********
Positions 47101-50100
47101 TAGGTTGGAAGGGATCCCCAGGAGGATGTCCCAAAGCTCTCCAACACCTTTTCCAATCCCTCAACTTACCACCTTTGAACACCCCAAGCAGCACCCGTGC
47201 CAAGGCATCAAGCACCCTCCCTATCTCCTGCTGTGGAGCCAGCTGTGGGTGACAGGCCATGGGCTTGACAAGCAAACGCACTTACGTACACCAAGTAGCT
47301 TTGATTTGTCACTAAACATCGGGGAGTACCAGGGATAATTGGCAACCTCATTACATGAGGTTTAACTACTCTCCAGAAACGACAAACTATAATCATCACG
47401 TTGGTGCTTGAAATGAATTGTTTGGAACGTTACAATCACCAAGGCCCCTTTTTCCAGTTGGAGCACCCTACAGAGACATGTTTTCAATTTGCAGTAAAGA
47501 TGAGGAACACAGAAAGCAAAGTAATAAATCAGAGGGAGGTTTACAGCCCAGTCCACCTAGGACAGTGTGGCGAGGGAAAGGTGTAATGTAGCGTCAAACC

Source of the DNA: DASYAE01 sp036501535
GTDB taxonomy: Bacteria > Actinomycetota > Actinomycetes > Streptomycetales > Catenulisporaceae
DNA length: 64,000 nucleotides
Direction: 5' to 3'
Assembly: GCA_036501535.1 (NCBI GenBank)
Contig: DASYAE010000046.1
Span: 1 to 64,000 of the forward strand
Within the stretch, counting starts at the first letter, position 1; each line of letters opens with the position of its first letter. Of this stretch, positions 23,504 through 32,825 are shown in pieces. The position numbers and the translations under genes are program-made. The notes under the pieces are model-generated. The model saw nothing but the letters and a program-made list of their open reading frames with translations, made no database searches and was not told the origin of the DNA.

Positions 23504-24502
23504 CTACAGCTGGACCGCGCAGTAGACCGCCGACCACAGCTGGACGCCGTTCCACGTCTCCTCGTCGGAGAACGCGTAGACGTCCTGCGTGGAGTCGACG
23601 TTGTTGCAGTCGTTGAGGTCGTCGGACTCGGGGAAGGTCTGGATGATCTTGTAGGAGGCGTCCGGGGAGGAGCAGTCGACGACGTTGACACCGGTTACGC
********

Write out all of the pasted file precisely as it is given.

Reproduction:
Positions 47101-50100
47101 TAGGTTGGAAGGGATCCCCAGGAGGATGTCCCAAAGCTCTCCAACACCTTTTCCAATCCCTCAACTTACCACCTTTGAACACCCCAAGCAGCACCCGTGC
47201 CAAGGCATCAAGCACCCTCCCTATCTCCTGCTGTGGAGCCAGCTGTGGGTGACAGGCCATGGGCTTGACAAGCAAACGCACTTACGTACACCAAGTAGCT
47301 TTGATTTGTCACTAAACATCGGGGAGTACCAGGGATAATTGGCAACCTCATTACATGAGGTTTAACTACTCTCCAGAAACGACAAACTATAATCATCACG
47401 TTGGTGCTTGAAATGAATTGTTTGGAACGTTACAATCACCAAGGCCCCTTTTTCCAGTTGGAGCACCCTACAGAGACATGTTTTCAATTTGCAGTAAAGA
47501 TGAGGAACACAGAAAGCAAAGTAATAAATCAGAGGGAGGTTTACAGCCCAGTCCACCTAGGACAGTGTGGCGAGGGAAAGGTGTAATGTAGCGTCAAACC

Source of the DNA: DASYAE01 sp036501535
GTDB taxonomy: Bacteria > Actinomycetota > Actinomycetes > Streptomycetales > Catenulisporaceae
DNA length: 64,000 nucleotides
Direction: 5' to 3'
Assembly: GCA_036501535.1 (NCBI GenBank)
Contig: DASYAE010000046.1
Span: 1 to 64,000 of the forward strand
Within the stretch, counting starts at the first letter, position 1; each line of letters opens with the position of its first letter. Of this stretch, positions 23,504 through 32,825 are shown in pieces. The position numbers and the translations under genes are program-made. The notes under the pieces are model-generated. The model saw nothing but the letters and a program-made list of their open reading frames with translations, made no database searches and was not told the origin of the DNA.

Positions 23504-24502
23504 CTACAGCTGGACCGCGCAGTAGACCGCCGACCACAGCTGGACGCCGTTCCACGTCTCCTCGTCGGAGAACGCGTAGACGTCCTGCGTGGAGTCGACG
23601 TTGTTGCAGTCGTTGAGGTCGTCGGACTCGGGGAAGGTCTGGATGATCTTGTAGGAGGCGTCCGGGGAGGAGCAGTCGACGACGTTGACACCGGTTACGC